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dc.contributor.authorHyett, Luci
dc.date.accessioned2020-09-16T10:33:09Z
dc.date.available2020-09-16T10:33:09Z
dc.date.issued2020-08-10
dc.identifier.citationHyett, L. (2020) We bid you be of hope (again) – A case of sexual consent, Wolverhampton Law Journal, 4(1), pp. 46-63.en
dc.identifier.issn2517-8121en
dc.identifier.urihttp://hdl.handle.net/2436/623643
dc.description© 2020 The Author. Published by The University of Wolverhampton. This is an open access article available under a Creative Commons licence. The published version can be accessed at the following link on the publisher’s website: https://www.wlv.ac.uk/media/departments/faculty-of-social-sciences/documents/wolverhampton-law-journal/edition-4/(2020)-4-WLJ-46.pdfen
dc.description.abstractThe age of consent is a polarised concept which has caused a dissonance between the law and society for the past one hundred fifty years. s9 Sexual Offences Act 2003 epitomises the discord when it creates an offence of Sexual Activity with a Child which envisages that a girl under the age of 16 (and even those under 13) can consent to penetrative sexual acts with an adult. This article contends that whilst it is meritorious of Parliament to create an offence of strict liability which renders liable, any person having sexual intercourse with a girl under 16, the symbolic value of the broad offence label does little to communicate the full extent of the guilty conduct of the perpetrator (where penetration is involved). It argues that the label in fact perpetuates attitudes toward girls under 16: that they are self-determinate, sexually autonomous miscreants sent to inveigle ordinary men with their youthful and phlegmatic erotism. It contends that girls between 13 and 16 are learning to become autonomous adults and the fragility of their vulnerability throughout this process is something which Parliament has a duty to protect. It suggests that the law should thus, deem those under the age of 16 as lacking the legal capacity to consent to sexual intercourse which would give rise to a rebuttable presumption of non-consent under the auspices of the Rape offence.en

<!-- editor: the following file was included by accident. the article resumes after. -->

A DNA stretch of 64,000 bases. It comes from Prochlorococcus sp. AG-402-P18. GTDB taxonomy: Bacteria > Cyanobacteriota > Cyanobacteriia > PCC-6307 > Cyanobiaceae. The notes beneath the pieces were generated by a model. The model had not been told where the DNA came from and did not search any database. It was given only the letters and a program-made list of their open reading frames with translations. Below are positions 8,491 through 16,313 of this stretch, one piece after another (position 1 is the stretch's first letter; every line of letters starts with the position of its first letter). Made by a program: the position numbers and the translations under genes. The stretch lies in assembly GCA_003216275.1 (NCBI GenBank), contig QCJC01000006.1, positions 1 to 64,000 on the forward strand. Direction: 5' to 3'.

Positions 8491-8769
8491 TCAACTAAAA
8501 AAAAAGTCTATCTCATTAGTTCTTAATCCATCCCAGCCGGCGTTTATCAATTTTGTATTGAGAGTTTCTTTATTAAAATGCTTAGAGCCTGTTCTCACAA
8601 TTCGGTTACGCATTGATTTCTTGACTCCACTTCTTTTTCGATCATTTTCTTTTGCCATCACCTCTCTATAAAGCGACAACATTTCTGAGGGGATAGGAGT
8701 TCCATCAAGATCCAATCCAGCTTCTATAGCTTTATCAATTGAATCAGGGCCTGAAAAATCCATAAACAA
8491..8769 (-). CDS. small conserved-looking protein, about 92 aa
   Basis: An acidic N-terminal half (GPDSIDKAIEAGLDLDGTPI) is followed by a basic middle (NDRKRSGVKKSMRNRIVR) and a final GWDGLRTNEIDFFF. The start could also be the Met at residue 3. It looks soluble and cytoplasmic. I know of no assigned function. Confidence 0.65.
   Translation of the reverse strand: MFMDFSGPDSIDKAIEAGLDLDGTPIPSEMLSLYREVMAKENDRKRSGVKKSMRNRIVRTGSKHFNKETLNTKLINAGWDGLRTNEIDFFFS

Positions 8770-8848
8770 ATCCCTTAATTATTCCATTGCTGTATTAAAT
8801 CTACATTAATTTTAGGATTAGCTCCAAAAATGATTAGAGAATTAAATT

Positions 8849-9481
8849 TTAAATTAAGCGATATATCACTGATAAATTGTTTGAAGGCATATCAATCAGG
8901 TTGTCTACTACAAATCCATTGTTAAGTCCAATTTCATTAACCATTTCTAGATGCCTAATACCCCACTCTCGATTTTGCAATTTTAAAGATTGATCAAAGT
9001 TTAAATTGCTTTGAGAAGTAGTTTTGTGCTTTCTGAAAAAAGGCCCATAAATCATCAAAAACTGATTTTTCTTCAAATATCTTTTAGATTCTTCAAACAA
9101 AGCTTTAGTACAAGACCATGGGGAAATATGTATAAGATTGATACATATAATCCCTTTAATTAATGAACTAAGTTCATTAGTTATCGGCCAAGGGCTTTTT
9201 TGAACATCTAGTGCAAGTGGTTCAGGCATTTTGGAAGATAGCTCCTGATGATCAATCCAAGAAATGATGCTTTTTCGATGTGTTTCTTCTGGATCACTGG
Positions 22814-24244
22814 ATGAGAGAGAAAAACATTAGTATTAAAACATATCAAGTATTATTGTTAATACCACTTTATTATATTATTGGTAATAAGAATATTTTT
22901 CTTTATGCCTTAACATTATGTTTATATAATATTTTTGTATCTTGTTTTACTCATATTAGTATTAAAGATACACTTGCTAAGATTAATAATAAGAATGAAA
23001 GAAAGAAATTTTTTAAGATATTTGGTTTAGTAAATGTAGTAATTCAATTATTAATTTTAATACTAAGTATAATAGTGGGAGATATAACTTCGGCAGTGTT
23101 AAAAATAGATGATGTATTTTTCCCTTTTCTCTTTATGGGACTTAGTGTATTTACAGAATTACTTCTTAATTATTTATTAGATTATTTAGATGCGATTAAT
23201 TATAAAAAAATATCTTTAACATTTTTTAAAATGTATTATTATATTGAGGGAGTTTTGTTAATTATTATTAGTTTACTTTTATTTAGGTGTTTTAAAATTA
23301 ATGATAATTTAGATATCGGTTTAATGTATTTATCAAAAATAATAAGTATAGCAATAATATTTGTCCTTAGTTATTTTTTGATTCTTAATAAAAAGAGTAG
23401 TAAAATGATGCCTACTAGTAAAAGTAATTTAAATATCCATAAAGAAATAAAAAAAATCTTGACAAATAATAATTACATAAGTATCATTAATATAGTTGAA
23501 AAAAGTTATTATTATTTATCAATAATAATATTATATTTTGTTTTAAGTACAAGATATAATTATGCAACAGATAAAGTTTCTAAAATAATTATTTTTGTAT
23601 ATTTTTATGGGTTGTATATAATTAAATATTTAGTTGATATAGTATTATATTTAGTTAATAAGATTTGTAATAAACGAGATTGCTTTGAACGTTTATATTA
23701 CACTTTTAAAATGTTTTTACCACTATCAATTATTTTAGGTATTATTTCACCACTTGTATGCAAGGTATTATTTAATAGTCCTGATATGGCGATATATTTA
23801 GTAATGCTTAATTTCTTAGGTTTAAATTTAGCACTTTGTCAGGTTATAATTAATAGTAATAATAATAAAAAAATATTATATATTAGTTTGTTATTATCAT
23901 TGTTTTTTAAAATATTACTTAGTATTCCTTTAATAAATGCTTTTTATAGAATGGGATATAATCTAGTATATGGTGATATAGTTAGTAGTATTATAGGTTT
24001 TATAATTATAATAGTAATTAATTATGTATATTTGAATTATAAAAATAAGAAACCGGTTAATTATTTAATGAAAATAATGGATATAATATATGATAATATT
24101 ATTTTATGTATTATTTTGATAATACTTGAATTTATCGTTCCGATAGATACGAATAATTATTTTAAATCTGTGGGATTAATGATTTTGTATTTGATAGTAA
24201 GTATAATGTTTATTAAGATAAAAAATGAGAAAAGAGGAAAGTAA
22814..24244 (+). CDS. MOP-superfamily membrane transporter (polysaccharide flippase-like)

dc.formatapplication/pdfen
dc.language.isoenen
dc.publisherUniversity of Wolverhamptonen
dc.relation.urlhttps://www.wlv.ac.uk/media/departments/faculty-of-social-sciences/documents/wolverhampton-law-journal/edition-4/(2020)-4-WLJ-46.pdfen
dc.subjectsexual consenten
dc.subjectage of consenten
dc.titleWe bid you be of hope (again) – A case of sexual consenten
dc.typeJournal articleen
dc.identifier.journalWolverhampton Law Journalen
dc.date.updated2020-09-07T08:39:15Z
dc.date.accepted2020-08-10
rioxxterms.funderUniversity of Wolverhamptonen
rioxxterms.versionVoRen
rioxxterms.licenseref.urihttps://creativecommons.org/licenses/by-nc/4.0/en
rioxxterms.licenseref.startdate2020-09-16en
refterms.dateFCD2020-09-16T10:32:01Z
refterms.versionFCDVoR
refterms.dateFOA2020-09-16T10:33:10Z


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